Learning to become Fearless: My adventures at OLA

One of the benefits of being in library school and specifically being in library school in Ontario is the opportunity to go to OLA – or the Ontario Library Association Super Conference in Toronto. As a student who volunteers for a few hours I got the opportunity to go to the entire conference for free, which is wonderful for a poor masters student like myself and it was such a wonderful experience and I learned so much.

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The first thing I love about OLA is the amount of free books that you are able to get from publishers and other organizations. Many of the books are ARC (or Advance Readers Copies) that they give out prior to publication to increase the support and hype for the books, but I got a few published books as well. All in all I managed to get ten books which are a mixture of YA and Adult books, a few books that I had already known about and was super excited to get and many that I had never heard and I am now excited to get into. I am sure you will hear about many of these books in the future as I get to reading them.

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As I went to the conference for two days this year I was able to attend quite a few sessions on different topics related to librarianship. There are countless sessions going on at the same time which made it hard to decide what to go to, but I love that there are so many facets to librarianship and that there really is something for everyone.

20180201_164945One of the sessions I went to was called “Uncommon Women in Leadership Roles.” This session was so interesting as the session leaders turned it into a discussion between all the attendees about how women can support each other in leadership and how to advocate for yourself as well as others. This was so inspiring as someone entering the profession in a few months and not too sure what to expect.

Sam Maggs is an author, video game writer, and just overall nerd. She led a the Public Libraries spotlight and had such a fun talk about being a nerdy girl, using libraries and doing research, and the importance of working together as women. This session made me feel empowered and connected as a woman and made me want to run out and buy all of her books.

The final session that I went to was about making your library a Safe Space, specifically for LGBTQ+ individuals. This session was probably the one in which I learned the most, specifically about the fact that you can’t just say that you are a safe space, you have to prove that each and every day, by what you do, say, and permit in the space. Making sure that my future workplace is a place where every person feels comfortable and safe is very important to me so I was glad I got to learn more about how to do that.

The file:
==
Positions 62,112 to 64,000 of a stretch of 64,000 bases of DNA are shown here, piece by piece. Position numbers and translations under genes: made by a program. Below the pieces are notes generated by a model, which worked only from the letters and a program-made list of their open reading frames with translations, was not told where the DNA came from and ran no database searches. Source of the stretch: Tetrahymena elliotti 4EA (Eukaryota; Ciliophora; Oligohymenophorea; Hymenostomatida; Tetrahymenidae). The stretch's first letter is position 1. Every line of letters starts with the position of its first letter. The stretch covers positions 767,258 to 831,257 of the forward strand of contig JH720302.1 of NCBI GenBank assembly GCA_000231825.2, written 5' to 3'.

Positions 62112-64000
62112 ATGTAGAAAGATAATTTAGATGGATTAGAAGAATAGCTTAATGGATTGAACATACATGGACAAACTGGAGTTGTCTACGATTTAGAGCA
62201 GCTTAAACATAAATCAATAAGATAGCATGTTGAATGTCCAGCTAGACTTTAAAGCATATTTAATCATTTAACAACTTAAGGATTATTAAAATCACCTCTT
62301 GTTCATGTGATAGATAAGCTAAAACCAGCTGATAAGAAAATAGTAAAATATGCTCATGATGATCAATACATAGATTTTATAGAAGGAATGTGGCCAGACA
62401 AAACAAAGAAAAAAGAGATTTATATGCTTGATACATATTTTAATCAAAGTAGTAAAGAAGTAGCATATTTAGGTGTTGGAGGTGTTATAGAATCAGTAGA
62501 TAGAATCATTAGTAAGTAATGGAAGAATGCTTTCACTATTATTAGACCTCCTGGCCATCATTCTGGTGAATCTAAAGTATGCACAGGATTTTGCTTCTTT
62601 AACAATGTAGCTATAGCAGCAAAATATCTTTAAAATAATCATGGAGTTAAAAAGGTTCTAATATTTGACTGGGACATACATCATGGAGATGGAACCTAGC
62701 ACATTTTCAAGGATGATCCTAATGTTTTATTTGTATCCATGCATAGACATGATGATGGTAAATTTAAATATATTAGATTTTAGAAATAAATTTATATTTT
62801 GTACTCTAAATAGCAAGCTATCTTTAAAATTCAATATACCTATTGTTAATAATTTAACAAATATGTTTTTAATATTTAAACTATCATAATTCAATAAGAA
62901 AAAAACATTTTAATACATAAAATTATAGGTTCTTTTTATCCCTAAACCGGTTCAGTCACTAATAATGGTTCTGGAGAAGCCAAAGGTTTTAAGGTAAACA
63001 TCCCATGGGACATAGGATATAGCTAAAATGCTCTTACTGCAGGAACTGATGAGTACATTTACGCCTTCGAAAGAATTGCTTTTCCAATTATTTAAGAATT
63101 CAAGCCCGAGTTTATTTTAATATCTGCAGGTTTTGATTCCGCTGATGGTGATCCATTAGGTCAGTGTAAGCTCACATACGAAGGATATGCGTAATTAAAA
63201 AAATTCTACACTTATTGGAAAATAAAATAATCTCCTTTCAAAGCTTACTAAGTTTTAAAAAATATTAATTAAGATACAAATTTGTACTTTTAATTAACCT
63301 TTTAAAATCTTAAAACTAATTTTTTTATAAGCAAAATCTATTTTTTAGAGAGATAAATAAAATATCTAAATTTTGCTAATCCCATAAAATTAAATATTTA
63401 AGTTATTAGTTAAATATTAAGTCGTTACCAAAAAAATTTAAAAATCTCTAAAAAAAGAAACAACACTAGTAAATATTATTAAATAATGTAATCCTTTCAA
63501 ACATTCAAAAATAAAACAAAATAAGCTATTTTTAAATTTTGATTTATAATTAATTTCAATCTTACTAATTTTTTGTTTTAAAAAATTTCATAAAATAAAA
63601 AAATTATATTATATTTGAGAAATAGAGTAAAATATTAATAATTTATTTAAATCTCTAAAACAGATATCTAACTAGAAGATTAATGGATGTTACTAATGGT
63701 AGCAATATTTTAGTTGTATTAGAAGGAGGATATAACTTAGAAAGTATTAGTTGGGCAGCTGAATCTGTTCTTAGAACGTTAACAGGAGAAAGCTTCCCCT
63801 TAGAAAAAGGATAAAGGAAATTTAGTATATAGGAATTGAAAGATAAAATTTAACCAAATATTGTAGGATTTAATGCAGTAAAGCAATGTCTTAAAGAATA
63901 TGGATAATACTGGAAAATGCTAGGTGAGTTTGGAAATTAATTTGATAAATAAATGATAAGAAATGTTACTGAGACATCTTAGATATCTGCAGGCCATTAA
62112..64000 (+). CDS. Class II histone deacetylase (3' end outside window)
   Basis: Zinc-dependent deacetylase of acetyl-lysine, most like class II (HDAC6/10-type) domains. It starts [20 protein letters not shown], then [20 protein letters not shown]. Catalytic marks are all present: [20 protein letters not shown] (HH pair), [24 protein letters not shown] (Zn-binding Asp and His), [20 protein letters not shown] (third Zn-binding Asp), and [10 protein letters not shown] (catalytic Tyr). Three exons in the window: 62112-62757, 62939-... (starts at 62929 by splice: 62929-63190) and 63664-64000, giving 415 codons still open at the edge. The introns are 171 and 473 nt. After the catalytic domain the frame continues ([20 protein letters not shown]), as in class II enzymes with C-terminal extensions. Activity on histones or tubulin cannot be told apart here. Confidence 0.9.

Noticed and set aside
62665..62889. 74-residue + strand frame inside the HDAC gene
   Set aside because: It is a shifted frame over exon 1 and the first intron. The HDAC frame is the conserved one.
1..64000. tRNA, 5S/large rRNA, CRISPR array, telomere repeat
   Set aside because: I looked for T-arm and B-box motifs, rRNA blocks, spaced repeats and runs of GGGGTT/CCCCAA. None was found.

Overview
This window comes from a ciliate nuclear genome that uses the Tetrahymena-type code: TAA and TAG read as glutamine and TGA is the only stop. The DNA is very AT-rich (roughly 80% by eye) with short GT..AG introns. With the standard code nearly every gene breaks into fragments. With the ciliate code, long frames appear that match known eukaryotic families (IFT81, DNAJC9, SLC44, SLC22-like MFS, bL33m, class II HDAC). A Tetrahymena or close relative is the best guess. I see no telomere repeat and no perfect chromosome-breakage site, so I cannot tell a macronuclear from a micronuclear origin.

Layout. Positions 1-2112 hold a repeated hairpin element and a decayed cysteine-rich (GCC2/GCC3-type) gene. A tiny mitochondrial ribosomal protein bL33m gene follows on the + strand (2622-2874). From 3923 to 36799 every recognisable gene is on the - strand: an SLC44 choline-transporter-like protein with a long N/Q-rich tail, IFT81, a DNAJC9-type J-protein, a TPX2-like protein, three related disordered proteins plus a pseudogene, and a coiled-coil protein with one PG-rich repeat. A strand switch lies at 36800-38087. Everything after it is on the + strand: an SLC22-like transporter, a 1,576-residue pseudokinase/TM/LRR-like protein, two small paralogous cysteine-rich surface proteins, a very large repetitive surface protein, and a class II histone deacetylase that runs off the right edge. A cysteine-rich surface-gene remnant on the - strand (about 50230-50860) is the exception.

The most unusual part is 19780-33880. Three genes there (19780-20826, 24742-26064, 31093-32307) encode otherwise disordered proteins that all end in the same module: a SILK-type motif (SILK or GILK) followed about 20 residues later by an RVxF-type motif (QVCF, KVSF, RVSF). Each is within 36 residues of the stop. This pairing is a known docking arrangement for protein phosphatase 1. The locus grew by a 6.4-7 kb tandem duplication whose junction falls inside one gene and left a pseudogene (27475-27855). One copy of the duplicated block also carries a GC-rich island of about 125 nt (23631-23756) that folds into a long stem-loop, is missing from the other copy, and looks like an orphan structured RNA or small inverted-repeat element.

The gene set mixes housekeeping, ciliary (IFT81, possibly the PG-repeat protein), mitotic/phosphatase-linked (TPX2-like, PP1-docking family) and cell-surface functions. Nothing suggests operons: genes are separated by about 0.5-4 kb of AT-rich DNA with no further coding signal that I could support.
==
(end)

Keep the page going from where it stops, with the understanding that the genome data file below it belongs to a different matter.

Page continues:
One of the Keynote’s that I had the honour of attending was with Jesse Wente, writer, broadcaster, and new head of the Indigenous Screen Office. His speech was so incredibly inspiring and made me want to change things. He spoke about how stories are so important, and we need new people telling their different stories as diversity is the natural order of the world. Librarians and libraries have an important role to play in whose stories get told and to address the lies and injustices of our past and present.

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Scattered about throughout the conference was one of my greatest fears, networking. As an introvert I find it hard to go up and talk to people, even people I admire and can glean a lot of information from. Because of that I am grateful for events that were held at the conference where we could talk to people in a more relaxed setting with a little bit less pressure. Once I get over that initial fear it is so inspiring to talk to people in my field and find out more information that can help me succeed in my field. Also it is so cool to hand out business cards with your name on it!

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It wasn’t all learning and networking however as there were also parties with free food and drink, fun new technology to try out, and snakes to hold (it was heavier than I was expecting). Overall I had an amazing experience at OLA and learned a lot about librarianship, advocacy, and helping others to tell their stories.

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